Enrichment and Inspiration for Beta Sigma Phi Sisters from Marilyn Ross
|by Runette Allgood
Georgia Preceptor Phi, Gainesville
From The Torch, April, 1991
NOTE: Runette first gave this talk at a chapter meeting, and later at a Founder's Day Banquet
Since this was the year for my chapter to choose its program, I decided to write a testimonial to what Beta Sigma Phi has meant to me for the past 23 years and five months.
Upon coming to Gainesville, Georgia from Athens, Georgia in 1955, I became a teacher in a first grade class at Candler Street School in the Gainesville city school system. Immediately, I became very fond of the two second grade teachers there, Ladye Brown and Kathryn Green. School had just opened, and the three of us were chatting in the hall. (Teachers actually had time to visit then.)
Kathryn said to Ladye, "I think she'll do, don't you?" I thought they were really silly, talking in tongues like that. Not long after, though, I received an invitation to attend a party at Hazel Jackson's house.., then another party at Dot Mauldin's house.. . then a third at the Avion, the first and only hotel and restaurant Gainesville had for a long time.
All the Greek sororities and societies I knew of then were college-affiliated, so I was really naive about the whole situation. But suddenly, it all began to dawn on me. This was an organization that I needed. The love and caring among the members was so evident.
Thus followed the pledge training and the pride in becoming a full-fledged member. Little did I realize that 426 meetings later I would still be active! Imagine sitting through all those programs, reflecting on all the rituals and Founder's Day programs. I have repeated the Opening and Closing Rituals over 400 times, taken part in many service projects and ways and means projects, served as an officer and entertained so many times.., and still, twice a month, there is a twinge of excitement when I'm getting ready to go to the sorority meeting. It must be a great organization to have endured through all these years.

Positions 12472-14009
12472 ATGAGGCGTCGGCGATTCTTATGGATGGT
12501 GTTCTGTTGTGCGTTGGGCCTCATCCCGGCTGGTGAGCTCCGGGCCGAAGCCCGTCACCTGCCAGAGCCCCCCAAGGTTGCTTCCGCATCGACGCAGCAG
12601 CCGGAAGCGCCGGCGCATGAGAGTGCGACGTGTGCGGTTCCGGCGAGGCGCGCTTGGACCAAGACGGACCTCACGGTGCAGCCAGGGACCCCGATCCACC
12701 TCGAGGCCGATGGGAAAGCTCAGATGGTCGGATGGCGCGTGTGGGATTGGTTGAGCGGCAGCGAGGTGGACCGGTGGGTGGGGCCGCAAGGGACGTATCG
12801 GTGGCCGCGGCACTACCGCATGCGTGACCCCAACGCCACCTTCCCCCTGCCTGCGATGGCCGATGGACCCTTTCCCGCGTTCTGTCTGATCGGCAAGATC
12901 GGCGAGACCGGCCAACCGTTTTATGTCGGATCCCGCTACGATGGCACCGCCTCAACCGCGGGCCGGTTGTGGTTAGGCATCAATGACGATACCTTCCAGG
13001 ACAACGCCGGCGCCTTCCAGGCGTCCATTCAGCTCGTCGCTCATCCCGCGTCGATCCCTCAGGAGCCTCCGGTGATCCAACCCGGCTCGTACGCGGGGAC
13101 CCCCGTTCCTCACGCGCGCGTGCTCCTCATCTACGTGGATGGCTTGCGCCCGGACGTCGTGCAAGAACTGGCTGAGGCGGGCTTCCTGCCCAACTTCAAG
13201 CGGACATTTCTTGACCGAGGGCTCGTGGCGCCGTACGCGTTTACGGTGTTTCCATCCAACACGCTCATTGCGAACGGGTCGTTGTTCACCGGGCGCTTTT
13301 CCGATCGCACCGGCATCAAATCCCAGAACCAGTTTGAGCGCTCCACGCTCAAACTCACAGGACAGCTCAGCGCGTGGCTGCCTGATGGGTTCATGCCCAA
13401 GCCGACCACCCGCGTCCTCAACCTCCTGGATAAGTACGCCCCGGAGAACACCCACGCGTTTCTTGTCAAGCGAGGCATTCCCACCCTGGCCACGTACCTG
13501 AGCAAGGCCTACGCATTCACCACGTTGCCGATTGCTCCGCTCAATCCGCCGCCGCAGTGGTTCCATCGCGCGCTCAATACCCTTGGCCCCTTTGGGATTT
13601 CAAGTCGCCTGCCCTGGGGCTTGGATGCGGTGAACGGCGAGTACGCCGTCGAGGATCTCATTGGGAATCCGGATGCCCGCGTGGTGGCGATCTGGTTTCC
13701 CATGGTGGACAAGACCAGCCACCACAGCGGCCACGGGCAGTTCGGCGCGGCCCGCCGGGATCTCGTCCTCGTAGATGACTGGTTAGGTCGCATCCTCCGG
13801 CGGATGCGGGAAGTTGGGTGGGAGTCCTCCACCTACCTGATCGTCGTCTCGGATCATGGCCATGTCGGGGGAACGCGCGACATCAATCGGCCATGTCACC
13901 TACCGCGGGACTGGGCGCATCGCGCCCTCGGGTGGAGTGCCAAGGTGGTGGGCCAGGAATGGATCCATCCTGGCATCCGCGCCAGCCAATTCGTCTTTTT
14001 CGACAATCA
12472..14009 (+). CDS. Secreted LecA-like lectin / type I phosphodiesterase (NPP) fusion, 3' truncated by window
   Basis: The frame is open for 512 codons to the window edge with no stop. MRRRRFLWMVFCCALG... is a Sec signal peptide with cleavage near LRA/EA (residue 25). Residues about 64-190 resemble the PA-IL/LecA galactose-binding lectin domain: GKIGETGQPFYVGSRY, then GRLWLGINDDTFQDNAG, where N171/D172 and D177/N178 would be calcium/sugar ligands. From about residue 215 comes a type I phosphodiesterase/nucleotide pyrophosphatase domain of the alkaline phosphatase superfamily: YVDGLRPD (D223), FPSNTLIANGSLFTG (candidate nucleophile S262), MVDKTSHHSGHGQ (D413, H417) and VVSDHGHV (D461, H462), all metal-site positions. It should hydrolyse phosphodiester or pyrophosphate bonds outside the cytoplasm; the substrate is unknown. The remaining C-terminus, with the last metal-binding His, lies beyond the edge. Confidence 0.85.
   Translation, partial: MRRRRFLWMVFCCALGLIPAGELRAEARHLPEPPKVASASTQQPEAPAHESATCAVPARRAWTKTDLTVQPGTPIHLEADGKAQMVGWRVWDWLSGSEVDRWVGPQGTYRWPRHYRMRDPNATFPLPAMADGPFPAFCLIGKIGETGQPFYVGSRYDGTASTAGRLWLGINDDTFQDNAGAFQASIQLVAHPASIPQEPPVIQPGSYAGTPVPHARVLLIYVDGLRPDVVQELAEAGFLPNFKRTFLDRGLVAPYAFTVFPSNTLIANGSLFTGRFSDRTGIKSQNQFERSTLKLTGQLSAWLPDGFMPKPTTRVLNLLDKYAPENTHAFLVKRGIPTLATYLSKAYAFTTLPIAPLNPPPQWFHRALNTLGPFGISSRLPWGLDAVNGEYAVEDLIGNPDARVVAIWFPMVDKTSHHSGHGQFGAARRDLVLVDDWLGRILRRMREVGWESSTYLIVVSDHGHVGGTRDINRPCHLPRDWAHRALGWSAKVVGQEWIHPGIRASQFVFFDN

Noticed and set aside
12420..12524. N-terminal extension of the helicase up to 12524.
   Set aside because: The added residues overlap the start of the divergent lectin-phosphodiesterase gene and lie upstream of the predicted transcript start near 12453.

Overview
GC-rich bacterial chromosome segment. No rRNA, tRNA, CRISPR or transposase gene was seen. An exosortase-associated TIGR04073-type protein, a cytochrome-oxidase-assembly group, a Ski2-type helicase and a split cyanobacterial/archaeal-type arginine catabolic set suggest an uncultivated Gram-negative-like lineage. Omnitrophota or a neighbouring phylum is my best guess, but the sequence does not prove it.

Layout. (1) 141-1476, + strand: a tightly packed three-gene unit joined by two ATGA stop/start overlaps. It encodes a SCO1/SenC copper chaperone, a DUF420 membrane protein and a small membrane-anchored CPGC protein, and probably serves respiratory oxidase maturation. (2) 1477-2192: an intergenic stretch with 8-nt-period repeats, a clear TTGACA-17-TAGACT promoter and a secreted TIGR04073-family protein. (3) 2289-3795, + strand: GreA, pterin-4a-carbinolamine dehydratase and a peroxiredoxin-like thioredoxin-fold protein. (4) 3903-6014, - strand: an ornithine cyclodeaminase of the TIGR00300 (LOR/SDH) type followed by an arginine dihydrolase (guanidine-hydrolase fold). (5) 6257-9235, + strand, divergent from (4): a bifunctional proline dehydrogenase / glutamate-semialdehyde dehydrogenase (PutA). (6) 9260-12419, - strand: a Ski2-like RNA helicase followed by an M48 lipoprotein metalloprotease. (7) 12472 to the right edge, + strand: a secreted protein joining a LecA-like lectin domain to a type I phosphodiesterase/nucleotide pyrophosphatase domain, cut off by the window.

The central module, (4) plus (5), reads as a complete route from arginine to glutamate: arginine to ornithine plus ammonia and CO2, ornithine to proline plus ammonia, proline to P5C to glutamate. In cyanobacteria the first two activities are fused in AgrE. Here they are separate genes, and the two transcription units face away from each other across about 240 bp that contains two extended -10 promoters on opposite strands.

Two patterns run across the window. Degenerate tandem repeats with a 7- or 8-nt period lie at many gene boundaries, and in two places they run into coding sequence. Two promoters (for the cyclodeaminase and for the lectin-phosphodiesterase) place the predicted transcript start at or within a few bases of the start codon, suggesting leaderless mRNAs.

Perhaps I can tell you what sorority means to me best by our rituals:
If I knew you and you knew me". . . a deeper appreciation of the cultural and finer things of life. . ."
On so many occasions, my horizons have been broadened, my appreciation extended, and my interests and ideas heightened through experiences shared with members of this organization.
". . . a determination to give the best that is in us to our sorority. . ." This, to me, can be summed up with these words: "The rung of a ladder was never meant to rest upon -- but only to hold a man's foot long enough to enable him to put the other somewhat higher."
A determination to assume the responsibility of being a member in good standing is certainly evident by our presence tonight and all the many, many other nights, when it might have been easier to just prop up the feet and stretch out at home.
These three statutes in the ritual that open our meetings -- tolerance, appreciation and determination -- are powerful attributes to possess. Also, our closing ritual has many words that, when held apart, are mind-boggling and heart-rending when analyzed:
"Follow the good, the true, and the beautiful . . .
Take any one of those phrases, and you will discover within a tremendous commitment to life and living.
As you take time to diagnose the words and meanings here, it is astounding to realize what content they hold, and as we repeat these in unison at our meetings, we probably do not truly realize the impact of them.
But without a doubt, the strength, contentment, joy, love, satisfaction and responsibility and innumerable other sensations are subconsciously contained in our minds and hearts. Thus, we endure.
In thinking about all these thoughts and reflections on the years, the joys, sorrows, tribulations, anxieties and thrills have all been around to make me feel the true meaning of Beta Sigma Phi -- FRIENDS!